This concept of actual and to some extent formal place, however, seems not to be the one intended by the artist of the Rouen Sacramentary. The ground beneath the cross in the Crucifixion is not a hill or rock by virtue of its shape, the cross achieves height only in relation to the picture field and the preceding and following miniatures; the perturbed ground is not rendered by shape or figure, but by line alone. Likewise, raising the cross on the page creates the depth of the ground encasing its shaft, a notion equally expounded by early medieval authors such as Isidore and Bede, who indeed conceptualized the earth obscuring some of the cross shaft as counterpart to its revelatory role. Here, it plays out through the contrast of bare parchment cross and its ground of pigment covering. The ground beneath the cross is significant, then, but this significance is comprehensible only to viewers willing to ‘read’ not only form but also color, not only paint but also parchment.
Conclusion: shifting grounds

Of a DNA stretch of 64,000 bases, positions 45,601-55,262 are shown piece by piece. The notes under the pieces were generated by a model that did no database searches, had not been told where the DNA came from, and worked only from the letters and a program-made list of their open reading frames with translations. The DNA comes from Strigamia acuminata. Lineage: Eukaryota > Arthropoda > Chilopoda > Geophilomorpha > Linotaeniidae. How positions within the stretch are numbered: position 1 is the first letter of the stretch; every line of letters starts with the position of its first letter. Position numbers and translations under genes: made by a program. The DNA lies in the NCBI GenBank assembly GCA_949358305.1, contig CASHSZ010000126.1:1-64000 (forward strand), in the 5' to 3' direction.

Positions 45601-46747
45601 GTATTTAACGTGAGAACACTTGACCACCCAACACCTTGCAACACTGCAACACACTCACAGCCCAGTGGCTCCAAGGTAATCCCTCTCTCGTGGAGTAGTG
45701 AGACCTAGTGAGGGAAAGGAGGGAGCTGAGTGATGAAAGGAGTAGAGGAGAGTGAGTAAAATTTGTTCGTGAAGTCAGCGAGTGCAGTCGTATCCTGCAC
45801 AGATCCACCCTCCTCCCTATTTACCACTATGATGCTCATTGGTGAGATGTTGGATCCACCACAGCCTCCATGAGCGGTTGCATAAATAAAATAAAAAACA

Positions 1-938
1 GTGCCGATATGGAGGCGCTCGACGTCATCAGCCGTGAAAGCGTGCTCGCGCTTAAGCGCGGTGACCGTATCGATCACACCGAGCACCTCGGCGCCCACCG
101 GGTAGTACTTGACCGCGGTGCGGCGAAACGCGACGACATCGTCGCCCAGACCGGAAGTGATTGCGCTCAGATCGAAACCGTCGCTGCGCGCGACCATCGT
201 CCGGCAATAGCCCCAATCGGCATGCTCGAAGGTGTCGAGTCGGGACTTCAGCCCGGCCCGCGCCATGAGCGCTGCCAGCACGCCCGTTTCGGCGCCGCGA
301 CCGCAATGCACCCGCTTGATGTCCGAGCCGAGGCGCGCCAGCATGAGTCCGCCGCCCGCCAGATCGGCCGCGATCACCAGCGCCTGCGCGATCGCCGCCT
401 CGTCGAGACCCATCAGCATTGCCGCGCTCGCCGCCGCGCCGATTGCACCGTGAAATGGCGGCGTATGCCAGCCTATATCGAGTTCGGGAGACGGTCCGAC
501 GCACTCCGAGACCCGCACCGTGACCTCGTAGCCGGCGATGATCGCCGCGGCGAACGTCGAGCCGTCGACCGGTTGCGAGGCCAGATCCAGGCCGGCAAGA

Traditionally, English manuscripts around 1000 have been discussed along the opposing views of being concerned with surface patterning rather than narrative, or a kind of illusionism based on ‘optical realism’. Color, as well as placement of pictorial elements on the page, have been key concerns for both arguments. My analysis of grounds in the Sacramentary of Robert of Jumièges means that I can agree with these observations of key pictorial concerns at the time, but not with either of the conclusions, as they present snapshots of a more complex image. Color is the main vehicle for connecting the miniatures with biblical and liturgical time and value. It also serves alongside gestures and motifs to set the emotional tone. Far from overwhelming the pictorial narrative, color grounds add to and develop it; it is not a question of either/or. Conceptually, it has become clear that ground in the formal sense of groundline or background is inseparable from ground in the material sense of page preparation, and that the grounds prepared in this sense moreover have an ambiguous relationship with figures. The Crucifixion miniature in particular shows careful consideration of the potential of both pigment-laden and bare parchment ground to camouflage figural content or throw it into relief, to emphasize outline and containment (the corpus), or indeed lack of outline and features (Mary’s face). Retaining the parchment surface of the cross allows the stark presentation of Christ and explores figural contrasts of creating positive and negative areas of color (cf. Fig. 13), while blending Mary and the chromatic shapelessness around her dissolves contrasts and creates a possibility to approach and comprehend her sorrow. Sharpening and reducing contrast and definition likewise characterizes other artistic choices, enabling meaning to fluctuate and oscillate. In this way, areas of variegated color are imbued with the potential of turning into sky, textile, earth and rock, but these definitions can just as quickly collapse again, depending on how and in what context we look at them. The purple layer below the cross shifts between a groundline enabling the silhouette of the cross to rise above, ground in terms of density and opacity within which the cross is planted, and an identifiable figure itself (Christ’s garment or the temple veil). Ground is therefore truly explored as a “vehicle of cognition and experience,” analyzable in theoretical and conceptual terms. It is precisely the gradations between identifiable shapes and substantiated figures and places on the one hand, and emotive, evocative atmospheres to be experienced on the other which are explored in the pictures of the Rouen Sacramentary. The mutable shades of certainty do not only concern the relationship between figure and ground, which is never one of simple contrast, being dependent on the process of viewing itself, during which figure can turn into ground and vice versa. They also worry an all-too assertive practice of those methods which rely on certainty, on the “visible and legible” – identifiable figures, scenes and motifs –, with which Georges Didi-Huberman has paired the visual.